Ah yes, picking paint colors. Some peoples favorite thing to do and others worst nightmare.
How does one go about doing this so you are internally beaming and not brimming with frustration while watching your budget dwindle?
It would be great if we all understood color theory however, it is an art within its self and is usually reserved for the fine art painters and illustrators of the world.
We have to start somewhere, so how about understanding if you like cool colors or warm colors. Warm colors are often said to be hues from red through yellow, browns and tans included. Cool colors are often said to be hues from blue green through blue violet, most grey's included.
One of my "go to" paint manufacturers is Benjamin Moore mainly due to the fact that they have a huge selection of colors. These colors are primarily separated into two decks which represent warm tones/hues named Classic Colors and the cool tones/hues named Color Preview.
Once you have located about four to five options (yes I'm serious!) of the paint color you desire, order large cards or samples from the manufactures web site or the paint supplier in your area. So just to clarify, some times these cards are approximately 3.5"x6.5" and is pre-colored by the manufacturer. Some times the card samples are referred to as draw down cards, which you or your local paint store can paint the sample of paint onto. The supplier should sell these "cards" and you can make your own large sample on them. Use multiple coats of paint to resemble the coverage and sheen you are seeking. Here is the link to order the larger pre colored cards through Benjamin Moore.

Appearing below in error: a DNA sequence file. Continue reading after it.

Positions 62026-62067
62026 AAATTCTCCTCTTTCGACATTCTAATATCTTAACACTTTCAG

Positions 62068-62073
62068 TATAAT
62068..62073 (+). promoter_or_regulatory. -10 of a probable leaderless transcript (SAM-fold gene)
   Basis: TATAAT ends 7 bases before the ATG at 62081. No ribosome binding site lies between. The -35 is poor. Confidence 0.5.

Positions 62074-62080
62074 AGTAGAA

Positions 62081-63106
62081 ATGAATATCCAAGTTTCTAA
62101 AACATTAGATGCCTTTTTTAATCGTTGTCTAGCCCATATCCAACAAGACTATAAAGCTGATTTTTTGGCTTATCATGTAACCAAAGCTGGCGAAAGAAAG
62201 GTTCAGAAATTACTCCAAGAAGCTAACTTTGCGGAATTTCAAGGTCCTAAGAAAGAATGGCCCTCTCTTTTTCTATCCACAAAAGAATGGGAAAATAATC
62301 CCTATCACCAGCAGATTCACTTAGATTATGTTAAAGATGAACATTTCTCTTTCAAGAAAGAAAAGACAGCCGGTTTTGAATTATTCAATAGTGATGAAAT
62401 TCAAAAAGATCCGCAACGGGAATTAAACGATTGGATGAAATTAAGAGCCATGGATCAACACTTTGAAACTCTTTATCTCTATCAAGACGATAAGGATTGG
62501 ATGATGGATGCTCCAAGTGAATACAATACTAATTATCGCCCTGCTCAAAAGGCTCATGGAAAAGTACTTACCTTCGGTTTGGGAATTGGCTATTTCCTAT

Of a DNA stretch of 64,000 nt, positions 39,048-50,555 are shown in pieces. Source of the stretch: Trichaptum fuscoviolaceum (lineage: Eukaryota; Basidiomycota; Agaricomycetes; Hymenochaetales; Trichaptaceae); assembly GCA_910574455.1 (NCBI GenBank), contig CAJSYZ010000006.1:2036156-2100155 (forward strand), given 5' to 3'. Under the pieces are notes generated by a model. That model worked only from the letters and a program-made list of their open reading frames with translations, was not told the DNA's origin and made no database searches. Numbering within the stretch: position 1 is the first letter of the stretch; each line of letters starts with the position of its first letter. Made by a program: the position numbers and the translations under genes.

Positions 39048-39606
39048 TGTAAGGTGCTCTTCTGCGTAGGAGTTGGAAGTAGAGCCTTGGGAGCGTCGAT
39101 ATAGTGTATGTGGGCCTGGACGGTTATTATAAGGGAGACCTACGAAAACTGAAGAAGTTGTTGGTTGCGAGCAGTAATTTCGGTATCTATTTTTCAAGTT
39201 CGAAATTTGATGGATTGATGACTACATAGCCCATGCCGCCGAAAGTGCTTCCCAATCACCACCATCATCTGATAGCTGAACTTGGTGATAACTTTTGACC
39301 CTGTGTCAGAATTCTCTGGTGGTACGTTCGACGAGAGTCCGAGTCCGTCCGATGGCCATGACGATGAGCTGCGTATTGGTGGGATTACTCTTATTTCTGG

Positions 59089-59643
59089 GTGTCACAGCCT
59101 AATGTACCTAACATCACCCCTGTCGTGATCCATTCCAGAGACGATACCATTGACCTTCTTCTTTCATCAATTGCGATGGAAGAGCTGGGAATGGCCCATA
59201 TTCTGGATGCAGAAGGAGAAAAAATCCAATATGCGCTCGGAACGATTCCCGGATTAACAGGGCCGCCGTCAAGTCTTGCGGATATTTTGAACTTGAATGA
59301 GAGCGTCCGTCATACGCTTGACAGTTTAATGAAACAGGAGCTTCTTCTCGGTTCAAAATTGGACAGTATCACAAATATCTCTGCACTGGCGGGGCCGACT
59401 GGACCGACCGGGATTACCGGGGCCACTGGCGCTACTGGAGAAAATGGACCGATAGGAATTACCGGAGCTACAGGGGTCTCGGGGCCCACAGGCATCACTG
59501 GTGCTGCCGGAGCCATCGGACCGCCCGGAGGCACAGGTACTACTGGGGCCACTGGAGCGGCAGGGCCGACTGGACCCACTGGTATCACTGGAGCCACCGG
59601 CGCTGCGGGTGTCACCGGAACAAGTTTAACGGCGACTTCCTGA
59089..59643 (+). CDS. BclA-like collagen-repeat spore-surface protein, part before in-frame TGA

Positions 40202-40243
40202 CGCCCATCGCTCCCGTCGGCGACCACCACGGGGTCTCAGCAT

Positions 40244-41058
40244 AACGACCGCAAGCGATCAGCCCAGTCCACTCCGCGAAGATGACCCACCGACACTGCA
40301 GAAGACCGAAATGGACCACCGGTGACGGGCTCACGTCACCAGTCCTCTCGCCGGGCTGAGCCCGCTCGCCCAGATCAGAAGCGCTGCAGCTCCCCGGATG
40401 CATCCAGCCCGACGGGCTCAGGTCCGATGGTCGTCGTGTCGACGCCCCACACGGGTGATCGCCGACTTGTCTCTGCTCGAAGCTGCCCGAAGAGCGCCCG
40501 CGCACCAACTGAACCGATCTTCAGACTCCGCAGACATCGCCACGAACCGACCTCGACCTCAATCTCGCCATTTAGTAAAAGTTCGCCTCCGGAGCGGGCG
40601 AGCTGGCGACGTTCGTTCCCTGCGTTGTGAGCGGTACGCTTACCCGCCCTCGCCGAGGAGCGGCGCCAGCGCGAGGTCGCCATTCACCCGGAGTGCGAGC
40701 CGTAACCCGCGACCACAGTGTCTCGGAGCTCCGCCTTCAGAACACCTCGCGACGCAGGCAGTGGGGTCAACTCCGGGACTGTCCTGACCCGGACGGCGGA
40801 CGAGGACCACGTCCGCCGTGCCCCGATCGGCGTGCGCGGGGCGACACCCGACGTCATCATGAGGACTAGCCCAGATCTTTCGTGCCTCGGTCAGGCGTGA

The next step is to place 1 card of the same color, on each wall and view it throughout the day into the night with all different types of lighting. This will show you how the color reads or looks in your interior/exterior.
I know a lot of designers who purchase little pints of paint and paint the samples or swatches up on the wall of the project. It is risky to do this for many reasons : 1. you might need a tinted primer if you are using a saturated color to reach the actual paint sample color 2. usually only one wall is utilized 3. you will need the paint of the original color of the wall, if you decide on nothing. 4. If there is a tint on the wall which you are painting your sample, it will change the sample color due to the hue of the paint underneath and more importantly, next to the new color. With multiple card samples in different areas, you will be able to make a decision.
Okay, you did take all of my advice and you have selected a color. Now you are ready for all prep to take place and finally paint... Hallelujah!